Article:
Former Mayor Tom Menino passed away just one week after he decided to stop receiving treatment for cancer at the age of 71.

For 20 years Tom Menino led the city he loved.

“I, do solemnly swear, that I will support the Constitution of the United States,” Menino said at his swearing in.

For many in Boston, he will always be remembered as “The Mayor,” a title that seemed most unlikely when he was elected to the Boston City Council in 1983.  He became acting mayor ten years later, in 1993, when his predecessor resigned to become an ambassador and, he won the first of his five full terms in the mayor’s office.

For 20 years Tom Menino was the face and heart of Boston. When the city struggled with violence, Menino marched for peace.

When tragedy fell upon its bravest heroes, Menino wept, prayed and honored their lives.

When Boston sports teams rose to become world champions the mayor happily kicked off the celebration. Again, and again, and again.

From day one, he touted education and summer jobs for city youth. His stance against guns was so strong, he formed mayors against illegal guns with New York Mayor Michael Bloomberg in 2006.

He was tireless. When a poll showed that nearly half the city’s residents had met the mayor personally it was easy to wonder how so many had not come into contact with Menino during all his early-in-the-morning to late-at-night days on the job.

Thomas Michael Menino was born in 1942 into tightly knit Italian-American family. His grandparents lived on the first floor of their home in Readville, a section of Hyde Park.

He never thought he would go to college, but he did, ultimately earning a bachelor’s degree from UMass Boston while he was a City Councilor.

He met his wife Angela while playing tennis with a friend. They were married 3 years later. His wife, his family, his children and grandchildren were the center-pieces of his personal and political life.

“I am the first Italian-American to hold this office, and am I proud of that?  You bet I am,” he said in 1994.

During two decades, he always put the city above himself.  

“I want the City of Boston to be for everyone,” he said.

To many Boston school children, he was a father-figure, for many residents, he was a family friend who knew how to get things done.

He was a champion of the homeless and hungry, keeping tabs on them during the coldest winter nights.

Menino loved economic growth, he understood it created jobs and supported neighborhoods.

If there’s an image of his time in office, it’s the revitalized seaport district.

But he always put people ahead of business.

When one restaurant chain with a history of discrimination wanted to open in Boston, Menino tried to stop them.

“It’s about equal rights in our city, that’s what this is all about,” he said.

In 2006, when an electronics store released a new gaming console Boston police were called in to control the rowdy crowd.

“I think it was a publicity stunt,” he said. “They have to be held responsible for taking 12 officers off the streets of our city.”

Looking back, it’s hard to believe, but in 1993, many political watchers doubted he’d even get a second term!

“All the reports the mayor will only last one term. He’s not handsome, he can’t speak, all those things, those are superficial things when you’re elected, it’s what you got in your heart,” he said.

And his heart was always Boston Strong. When the tall ships came in 2000, Menino took the helm and welcomed the international crews.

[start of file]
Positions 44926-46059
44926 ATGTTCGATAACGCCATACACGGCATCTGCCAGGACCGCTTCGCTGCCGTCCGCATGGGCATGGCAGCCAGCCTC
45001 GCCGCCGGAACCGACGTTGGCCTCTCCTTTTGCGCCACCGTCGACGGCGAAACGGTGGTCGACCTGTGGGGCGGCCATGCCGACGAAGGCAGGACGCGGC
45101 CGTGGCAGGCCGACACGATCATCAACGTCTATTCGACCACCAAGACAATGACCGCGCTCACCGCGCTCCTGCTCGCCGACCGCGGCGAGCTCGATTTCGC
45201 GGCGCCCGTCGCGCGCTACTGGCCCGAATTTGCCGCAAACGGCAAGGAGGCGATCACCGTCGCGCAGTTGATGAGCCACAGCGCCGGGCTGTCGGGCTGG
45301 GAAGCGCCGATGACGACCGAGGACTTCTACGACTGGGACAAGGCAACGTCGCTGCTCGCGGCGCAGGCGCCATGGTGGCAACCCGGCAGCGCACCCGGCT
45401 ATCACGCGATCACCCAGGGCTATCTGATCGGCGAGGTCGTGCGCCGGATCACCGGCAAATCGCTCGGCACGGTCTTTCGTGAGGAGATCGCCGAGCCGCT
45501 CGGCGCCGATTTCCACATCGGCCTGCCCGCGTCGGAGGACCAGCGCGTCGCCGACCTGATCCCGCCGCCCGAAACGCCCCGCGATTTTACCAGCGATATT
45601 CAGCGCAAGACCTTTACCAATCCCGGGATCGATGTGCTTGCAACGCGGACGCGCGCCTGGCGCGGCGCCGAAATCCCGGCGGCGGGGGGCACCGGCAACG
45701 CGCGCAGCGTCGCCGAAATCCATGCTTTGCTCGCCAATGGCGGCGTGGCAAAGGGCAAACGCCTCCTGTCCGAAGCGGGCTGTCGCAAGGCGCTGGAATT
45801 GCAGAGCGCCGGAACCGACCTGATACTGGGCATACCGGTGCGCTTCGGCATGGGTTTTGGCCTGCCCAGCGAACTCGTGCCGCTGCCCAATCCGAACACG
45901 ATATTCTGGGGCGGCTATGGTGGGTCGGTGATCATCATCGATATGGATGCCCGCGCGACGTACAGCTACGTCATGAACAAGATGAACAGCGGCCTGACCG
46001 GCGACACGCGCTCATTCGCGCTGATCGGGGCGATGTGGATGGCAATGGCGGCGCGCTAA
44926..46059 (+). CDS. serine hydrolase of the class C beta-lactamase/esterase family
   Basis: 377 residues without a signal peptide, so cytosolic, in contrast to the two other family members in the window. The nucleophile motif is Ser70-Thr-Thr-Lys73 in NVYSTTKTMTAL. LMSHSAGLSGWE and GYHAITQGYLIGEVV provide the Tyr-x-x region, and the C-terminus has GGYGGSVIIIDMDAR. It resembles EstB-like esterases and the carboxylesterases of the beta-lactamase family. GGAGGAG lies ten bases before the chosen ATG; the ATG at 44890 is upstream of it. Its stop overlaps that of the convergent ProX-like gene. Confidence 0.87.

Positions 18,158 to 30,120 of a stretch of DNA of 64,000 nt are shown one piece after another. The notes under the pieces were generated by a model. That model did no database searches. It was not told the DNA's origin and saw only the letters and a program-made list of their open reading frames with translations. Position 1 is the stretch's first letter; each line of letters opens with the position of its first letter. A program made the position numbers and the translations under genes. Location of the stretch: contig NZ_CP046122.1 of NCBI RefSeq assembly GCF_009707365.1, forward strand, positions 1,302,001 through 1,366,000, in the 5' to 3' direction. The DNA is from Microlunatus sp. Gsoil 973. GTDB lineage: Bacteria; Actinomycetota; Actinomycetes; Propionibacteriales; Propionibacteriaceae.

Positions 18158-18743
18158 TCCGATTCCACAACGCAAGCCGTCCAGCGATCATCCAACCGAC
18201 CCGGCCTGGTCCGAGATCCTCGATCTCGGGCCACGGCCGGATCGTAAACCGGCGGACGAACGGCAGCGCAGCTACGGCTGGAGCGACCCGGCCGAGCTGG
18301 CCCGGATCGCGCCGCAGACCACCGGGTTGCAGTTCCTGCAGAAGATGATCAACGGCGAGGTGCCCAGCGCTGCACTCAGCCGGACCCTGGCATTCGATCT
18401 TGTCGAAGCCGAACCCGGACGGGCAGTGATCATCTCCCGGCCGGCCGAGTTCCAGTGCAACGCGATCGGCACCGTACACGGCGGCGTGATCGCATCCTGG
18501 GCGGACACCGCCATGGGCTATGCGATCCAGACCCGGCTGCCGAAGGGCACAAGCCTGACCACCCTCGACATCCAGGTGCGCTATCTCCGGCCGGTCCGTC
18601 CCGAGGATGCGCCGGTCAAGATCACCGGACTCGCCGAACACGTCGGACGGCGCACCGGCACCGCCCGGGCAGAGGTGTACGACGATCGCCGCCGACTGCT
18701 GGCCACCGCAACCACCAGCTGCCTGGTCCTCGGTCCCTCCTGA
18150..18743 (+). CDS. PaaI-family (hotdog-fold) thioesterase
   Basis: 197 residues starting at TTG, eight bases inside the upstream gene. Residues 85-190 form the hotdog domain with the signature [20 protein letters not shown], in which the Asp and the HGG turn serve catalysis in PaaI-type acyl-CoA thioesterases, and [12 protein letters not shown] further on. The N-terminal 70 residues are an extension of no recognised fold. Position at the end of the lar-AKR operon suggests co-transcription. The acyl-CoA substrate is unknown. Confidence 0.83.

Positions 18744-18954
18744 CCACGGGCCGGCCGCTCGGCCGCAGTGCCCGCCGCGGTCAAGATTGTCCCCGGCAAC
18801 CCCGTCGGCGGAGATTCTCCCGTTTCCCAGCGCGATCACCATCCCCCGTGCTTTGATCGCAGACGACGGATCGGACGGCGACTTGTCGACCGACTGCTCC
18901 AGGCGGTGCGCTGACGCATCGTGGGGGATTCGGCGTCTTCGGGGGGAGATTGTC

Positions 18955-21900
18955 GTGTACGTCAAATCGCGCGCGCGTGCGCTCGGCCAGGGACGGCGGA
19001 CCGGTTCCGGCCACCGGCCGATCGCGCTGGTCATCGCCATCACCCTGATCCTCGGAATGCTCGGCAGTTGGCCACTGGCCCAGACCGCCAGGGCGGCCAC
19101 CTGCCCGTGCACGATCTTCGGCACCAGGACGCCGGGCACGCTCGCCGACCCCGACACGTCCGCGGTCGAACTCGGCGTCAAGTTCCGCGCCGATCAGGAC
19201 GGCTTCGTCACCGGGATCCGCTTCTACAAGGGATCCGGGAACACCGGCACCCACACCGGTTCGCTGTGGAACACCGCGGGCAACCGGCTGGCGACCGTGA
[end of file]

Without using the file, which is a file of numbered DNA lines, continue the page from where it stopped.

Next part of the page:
When democrats chose Boston for their 2004 national convention Menino rolled out the red carpet and joked about his accent.

“There are three things that sound great with a Boston accent, Fenway Park, a lobster dinner by the harbor, and my favorite, I’m proud to be a member of the Democratic Party!”

He was famously known to stumble on his words but he took it all in stride.

“Sometimes I might uh, mumble once in a while.”

As a prominent politician, he spent some of his time with celebrities like actor Ben Affleck, Oprah, Jimmy Fallon, and comedian Bill Cosby.

But it wasn’t all laughs for the mayor.    

He took a tough stand when negotiating union contracts triggering protests.

Along the way, there were a series of health scares.

In 2003, a cancerous growth was removed from his back. In 2012, a trip to Italy was cut short when he fell ill. He was hospitalized for two months after returning home:    

But it was clear he wasn’t, and Menino himself knew his reign at City Hall was coming to a close.

A few months later, he emotionally made it official.

“I will leave the job that I love.”

Suddenly, city hall was wide open. Twelve candidates announced they wanted the job the mayor never wanted to give up.

“I think the city is doing very well today. Not just in some of the neighborhoods, but all of the neighborhoods,” Menino said.        

He only had 7 more months left to serve when the unthinkable happened at the Boston Marathon finish line

Two bombs killed three people, and wounded hundreds of spectators:

“People were very nervous about it, nobody expected this to happen in Boston.”

Menino got out of a hospital bed to lead the city: “nothing can defeat the heart of the city, nothing!”

In the final act of his 20 years as Boston’s mayor, Menino carried the city lifting the spirits of its survivors and victims to overcome a devastating tragedy.

“Know that our support and love for you will never waver. Know that the people of Boston and I will be right there by your side.”

As the city remembers Menino, we think about his legacy. Politics was always personal for the mayor, and nothing is more personal than love.

“I just did my job every day to the best of my ability, reaching out to people, seeing what they needed, try to help them,” Menino said. “I just say as mayor I love this city, I love the people.”

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